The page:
Here is something from the archives, for all those Kremlinologists, Putinologists, amateur psychologists and so-called experts on Russia: extracts of a 2002 calendar featuring the 12 faces of President Putin.
His myriad of facial expressions no doubt provide a huge source of information for Western security analysts, but I've often wondered whether he deploys them consciously and purposefully to manipulate his interlocutors or to provide disinformation for analysts. The bored, petulant schoolboy look is Obama's favourite (http://blog.therussiahouse.net/2013/09/putin-is-tosser.html)
The calendar was based on some paintings made early in Putin's first term as President when his popularity ratings were, as now, "sky high".
The scanned images here were originally published in The Times with, I think, the following: "The most sought-after Christmas present in the Kremlin this year is a 2002 calendar featuring the 12 faces of President Putin.
Although criticised by some Russians for placing restrictions on the media, and for getting too close to the United States too fast, he has sky-high popularity ratings and is widely admired for restoring national pride in the nearly two years since he took over from Boris Yeltsin. Unlike Mr Yeltsin, who, despite his defence of democracy, eventually became a figure of fun for his chaotic and sometimes drunken management of post-Communist Russia, Mr Putin is seen as upright, with a skilful and assured touch on foreign affairs and the economy.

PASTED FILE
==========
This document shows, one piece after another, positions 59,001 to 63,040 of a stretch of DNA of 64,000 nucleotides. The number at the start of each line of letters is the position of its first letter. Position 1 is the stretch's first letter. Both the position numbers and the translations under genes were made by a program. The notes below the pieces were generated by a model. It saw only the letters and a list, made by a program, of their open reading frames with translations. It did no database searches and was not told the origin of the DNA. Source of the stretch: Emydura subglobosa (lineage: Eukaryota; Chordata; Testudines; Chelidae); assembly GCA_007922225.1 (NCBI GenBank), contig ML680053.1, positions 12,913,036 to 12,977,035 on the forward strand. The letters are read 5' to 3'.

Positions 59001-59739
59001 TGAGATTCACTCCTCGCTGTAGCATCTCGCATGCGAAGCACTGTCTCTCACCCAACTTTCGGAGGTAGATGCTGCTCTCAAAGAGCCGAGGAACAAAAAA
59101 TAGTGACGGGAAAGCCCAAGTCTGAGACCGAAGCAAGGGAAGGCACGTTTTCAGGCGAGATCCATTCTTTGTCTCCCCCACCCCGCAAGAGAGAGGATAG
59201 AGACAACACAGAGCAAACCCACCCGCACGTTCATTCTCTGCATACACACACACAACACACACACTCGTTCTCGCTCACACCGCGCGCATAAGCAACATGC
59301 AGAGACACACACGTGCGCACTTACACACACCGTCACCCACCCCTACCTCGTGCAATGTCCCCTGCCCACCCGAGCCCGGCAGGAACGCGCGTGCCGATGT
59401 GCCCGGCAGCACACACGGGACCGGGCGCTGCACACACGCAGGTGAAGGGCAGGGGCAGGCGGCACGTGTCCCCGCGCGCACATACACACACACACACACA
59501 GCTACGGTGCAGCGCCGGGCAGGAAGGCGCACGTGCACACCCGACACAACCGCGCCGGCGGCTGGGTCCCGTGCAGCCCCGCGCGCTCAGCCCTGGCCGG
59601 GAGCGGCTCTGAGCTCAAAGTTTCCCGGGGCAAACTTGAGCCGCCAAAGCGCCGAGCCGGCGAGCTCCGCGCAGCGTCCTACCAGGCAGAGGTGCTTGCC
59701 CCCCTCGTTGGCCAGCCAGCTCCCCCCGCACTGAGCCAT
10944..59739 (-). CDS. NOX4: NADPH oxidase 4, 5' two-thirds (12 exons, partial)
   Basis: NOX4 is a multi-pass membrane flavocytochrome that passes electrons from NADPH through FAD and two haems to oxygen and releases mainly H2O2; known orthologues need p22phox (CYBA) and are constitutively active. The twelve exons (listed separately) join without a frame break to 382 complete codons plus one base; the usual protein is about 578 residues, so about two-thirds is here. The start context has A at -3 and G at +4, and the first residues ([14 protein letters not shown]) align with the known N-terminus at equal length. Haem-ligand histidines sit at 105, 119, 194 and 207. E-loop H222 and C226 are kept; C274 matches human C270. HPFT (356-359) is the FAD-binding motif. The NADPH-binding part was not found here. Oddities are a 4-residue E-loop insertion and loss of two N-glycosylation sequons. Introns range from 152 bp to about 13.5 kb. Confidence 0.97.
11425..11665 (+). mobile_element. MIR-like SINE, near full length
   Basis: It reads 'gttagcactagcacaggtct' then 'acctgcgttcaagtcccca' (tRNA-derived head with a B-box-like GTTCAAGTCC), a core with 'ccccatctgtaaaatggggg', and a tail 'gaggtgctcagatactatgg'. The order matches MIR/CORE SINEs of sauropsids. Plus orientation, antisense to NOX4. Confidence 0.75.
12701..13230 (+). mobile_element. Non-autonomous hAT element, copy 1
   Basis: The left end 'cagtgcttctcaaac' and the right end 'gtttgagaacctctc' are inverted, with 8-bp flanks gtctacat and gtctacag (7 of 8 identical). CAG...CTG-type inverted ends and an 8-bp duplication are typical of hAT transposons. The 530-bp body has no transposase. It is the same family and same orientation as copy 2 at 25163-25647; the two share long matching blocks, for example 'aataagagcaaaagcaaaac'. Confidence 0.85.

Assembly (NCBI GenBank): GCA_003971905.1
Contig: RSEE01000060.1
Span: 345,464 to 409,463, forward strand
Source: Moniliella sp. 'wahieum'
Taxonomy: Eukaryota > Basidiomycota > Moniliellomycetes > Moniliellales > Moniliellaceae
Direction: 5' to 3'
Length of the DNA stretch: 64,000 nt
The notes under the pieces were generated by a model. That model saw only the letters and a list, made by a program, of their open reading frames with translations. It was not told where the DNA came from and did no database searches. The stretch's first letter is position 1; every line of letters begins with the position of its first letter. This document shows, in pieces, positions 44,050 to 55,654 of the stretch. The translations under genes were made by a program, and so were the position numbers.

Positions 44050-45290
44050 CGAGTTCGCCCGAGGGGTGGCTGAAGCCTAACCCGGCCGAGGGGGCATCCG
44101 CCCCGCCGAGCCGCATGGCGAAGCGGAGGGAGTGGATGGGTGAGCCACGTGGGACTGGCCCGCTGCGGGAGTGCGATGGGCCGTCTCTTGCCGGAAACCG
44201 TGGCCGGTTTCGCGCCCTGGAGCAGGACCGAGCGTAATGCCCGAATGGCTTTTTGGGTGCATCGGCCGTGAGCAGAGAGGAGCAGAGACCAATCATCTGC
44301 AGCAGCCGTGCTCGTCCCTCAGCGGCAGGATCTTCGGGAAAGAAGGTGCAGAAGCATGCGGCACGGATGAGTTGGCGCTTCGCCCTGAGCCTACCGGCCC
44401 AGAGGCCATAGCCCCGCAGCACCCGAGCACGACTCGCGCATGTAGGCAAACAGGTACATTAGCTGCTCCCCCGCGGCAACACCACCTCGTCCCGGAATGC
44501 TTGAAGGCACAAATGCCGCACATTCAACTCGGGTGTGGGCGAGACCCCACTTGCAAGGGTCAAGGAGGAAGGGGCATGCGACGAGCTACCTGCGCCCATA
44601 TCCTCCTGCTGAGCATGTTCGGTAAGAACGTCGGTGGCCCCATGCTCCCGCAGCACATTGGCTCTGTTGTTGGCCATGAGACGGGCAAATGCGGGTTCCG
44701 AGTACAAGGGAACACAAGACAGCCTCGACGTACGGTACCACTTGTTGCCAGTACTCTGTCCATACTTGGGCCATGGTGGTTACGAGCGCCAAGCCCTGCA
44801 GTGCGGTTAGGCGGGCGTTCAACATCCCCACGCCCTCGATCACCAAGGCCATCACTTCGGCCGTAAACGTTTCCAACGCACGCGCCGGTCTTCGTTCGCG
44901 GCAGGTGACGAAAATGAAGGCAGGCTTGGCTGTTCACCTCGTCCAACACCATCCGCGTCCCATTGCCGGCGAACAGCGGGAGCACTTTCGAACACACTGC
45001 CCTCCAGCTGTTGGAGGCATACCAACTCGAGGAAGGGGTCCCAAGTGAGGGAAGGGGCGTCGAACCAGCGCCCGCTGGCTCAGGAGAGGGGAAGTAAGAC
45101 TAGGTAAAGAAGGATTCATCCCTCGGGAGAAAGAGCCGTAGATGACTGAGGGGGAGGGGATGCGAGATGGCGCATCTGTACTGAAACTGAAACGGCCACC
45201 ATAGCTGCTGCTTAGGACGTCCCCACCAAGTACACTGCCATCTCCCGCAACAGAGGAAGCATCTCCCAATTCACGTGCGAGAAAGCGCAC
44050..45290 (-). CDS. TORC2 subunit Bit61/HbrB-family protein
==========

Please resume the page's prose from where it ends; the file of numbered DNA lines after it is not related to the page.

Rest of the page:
The calendar reflects a growing campaign to show that he is not only a strong leader or vozhd in the Russian tradition —both Tsarist and Communist — but that he also has a human side that belies his image as a hard-faced former KGB agent.
The pictures, painted by Dmitri Vrubel and Viktoria Timofeeyeva, a husband and wife team, were not officially commissioned by the Kremlin and were based on photographs rather than sittings.
Mr Vrubel said that this was deliberate because they wanted to pin down certain expressions and match them to months, whereas when a subject sat for a portrait their expression kept changing. Mrs Timofeeyeva said: "In the end I felt we were painting a friend or a neighbour, not a leader who inspires fear."
The paintings had unofficial approval and were being bought by Kremlin officials for their offices and to give as gifts, Mr Vrubel said. A senior official has given the calendar to Mr Putin, together with the original oil painting of the December portrait. which shows the Russian leader in a thoughtful pose. "He apparently liked it very much" Mr Vrubel said. The President’s office has also bought the original of the calendar’s cover portrait— in effect, a thirteenth pose — which shows Mr Putin, a former judo champion, sitting cross-legged in his judo clothing.
Nezavisimaya Gazeta noted that the calendar was in contrast to the idealised pictures of Mr Putin available in Moscow bookshops, which were a throwback to the airbrushed portraits of Soviet times.
THE "manly chest" of President Putin, exposed in a judo pose was proving popular with many women, Viktona Timofeeyeva, who painted the studies with her husband, Dmitri Vrubel, said. She said that many women found Mr Putin attractive, particularly in the calendar’s cover portrait, which went on display at an exhibition that opened in central Moscow."